06 June 2003, 01:20

The Concept of the North Caucasian Civilization as a Modern Paradigm of Caucasian Studies

The Northern Caucasus has been and remains a place where many cultures and peoples coexist. Christianity and Islam meet here, along with other world religions. This makes the development of this region in the past and in the present complicated and contradictory.

The historian`s task in this connection is to objectively describe the social, political, economic, historical and cultural roots of the contemporary events in the Northern Caucasus. This would be impossible without examining some theoretical problems and observing certain moral and ethical norms in the history of the North Caucasian peoples. What is meant here is first of all the dialectics of the national history and culture and the contemporary globalization and universal values, second, problems of the North Caucasian civilization. The questions are asked, and scholars, politicians and intellectuals in the Northern Caucasus are seeking answers to them.

So, the first aspect is the relationship between national cultures and the contemporary globalization. The growing separatism in the Northern Caucasus requires a clear answer from us. It is evident that, on the one hand, the traditions of national cultures should be revived and their best elements should be used in educating the younger generation. At the same time separatism should be curtailed with the use of the humanity's best achievements (1).

The role which the region's historians should play in this connection is evident. The ethnic psychology and consciousness of the North Caucasian peoples are determined by their history. The veneration of forefathers and the deep historical memory finding its expression in chronicles, legends, genealogies and epic songs are marks of their history-oriented mentality. This makes history so popular in the Caucasus. It may be said without exaggeration that history has become an instrument of ethnic and cultural self-identification and one of the factors of public conscience (2).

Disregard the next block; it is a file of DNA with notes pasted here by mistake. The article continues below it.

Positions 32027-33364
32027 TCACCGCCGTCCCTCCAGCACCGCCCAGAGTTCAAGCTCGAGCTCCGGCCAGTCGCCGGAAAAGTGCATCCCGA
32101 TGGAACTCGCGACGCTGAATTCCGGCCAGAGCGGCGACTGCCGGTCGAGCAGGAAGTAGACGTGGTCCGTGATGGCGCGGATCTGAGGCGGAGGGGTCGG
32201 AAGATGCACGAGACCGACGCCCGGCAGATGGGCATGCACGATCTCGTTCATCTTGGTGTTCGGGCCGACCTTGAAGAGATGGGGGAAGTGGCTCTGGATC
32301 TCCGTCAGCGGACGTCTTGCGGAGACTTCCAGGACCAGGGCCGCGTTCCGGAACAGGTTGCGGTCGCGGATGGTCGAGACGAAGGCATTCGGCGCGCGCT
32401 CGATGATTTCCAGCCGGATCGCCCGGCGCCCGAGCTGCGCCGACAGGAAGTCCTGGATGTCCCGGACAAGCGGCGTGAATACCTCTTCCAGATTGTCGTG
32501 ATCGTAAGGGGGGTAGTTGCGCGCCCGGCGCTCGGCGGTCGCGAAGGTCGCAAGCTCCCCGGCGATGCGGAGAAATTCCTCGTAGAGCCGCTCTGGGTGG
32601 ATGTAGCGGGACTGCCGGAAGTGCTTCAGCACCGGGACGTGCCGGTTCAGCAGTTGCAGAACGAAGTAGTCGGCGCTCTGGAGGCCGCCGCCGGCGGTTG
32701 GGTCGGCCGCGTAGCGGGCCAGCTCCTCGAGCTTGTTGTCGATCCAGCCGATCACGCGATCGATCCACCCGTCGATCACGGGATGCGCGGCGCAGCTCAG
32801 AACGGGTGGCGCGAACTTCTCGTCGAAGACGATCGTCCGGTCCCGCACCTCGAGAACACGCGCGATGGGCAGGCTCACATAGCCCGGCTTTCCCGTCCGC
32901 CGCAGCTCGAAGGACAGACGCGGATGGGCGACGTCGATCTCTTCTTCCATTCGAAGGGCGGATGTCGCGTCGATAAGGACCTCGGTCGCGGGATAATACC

The history of the multinational Caucasus in the 19th century became an ideological battlefield where national interests clashed. One of the episodes of this battle was the discussion between Georgian and Armenian authors initiated by the book Armenian Scholars and the "Crying Stones" of the prominent Georgian writer and public figure I.G. Chavchavadze to which Kh.A. Vermishev answered with his book Materials for the History of Georgian-Armenian Relations, published in 1904. The parties in this discussion accused each other of an attempt to disparage their peoples and national histories "in the civilized world's eyes".

Now that the national consciousness of the Caucasian peoples is on the rise after the collapse of the USSR, such discussions acquire an especially bitter tone, in particular, in the North Caucasian republics. This phenomenon may be considered as an unavoidable by-product of sovereignty, as a "childhood state" of the public conscience which has not yet assimilated universal values of humanity. However, its effects may be disastrous. That is why the high moral and civil responsibility of all professional and amateur historians is to refute pseudoscientific populist theories and ideas which may have an adverse effect on the Caucasian studies in particular and the public conscience and interethnic relations in general.

Caucasian scholars have collected and analyzed a great number of facts about the ethnogenesis of the region's peoples. The works of Ye.I. Krupnov, R.M. Munchayev, V.I. Abayev, Kh.O. Laypanov, V.I. Markovin and many others may be cited in this connection.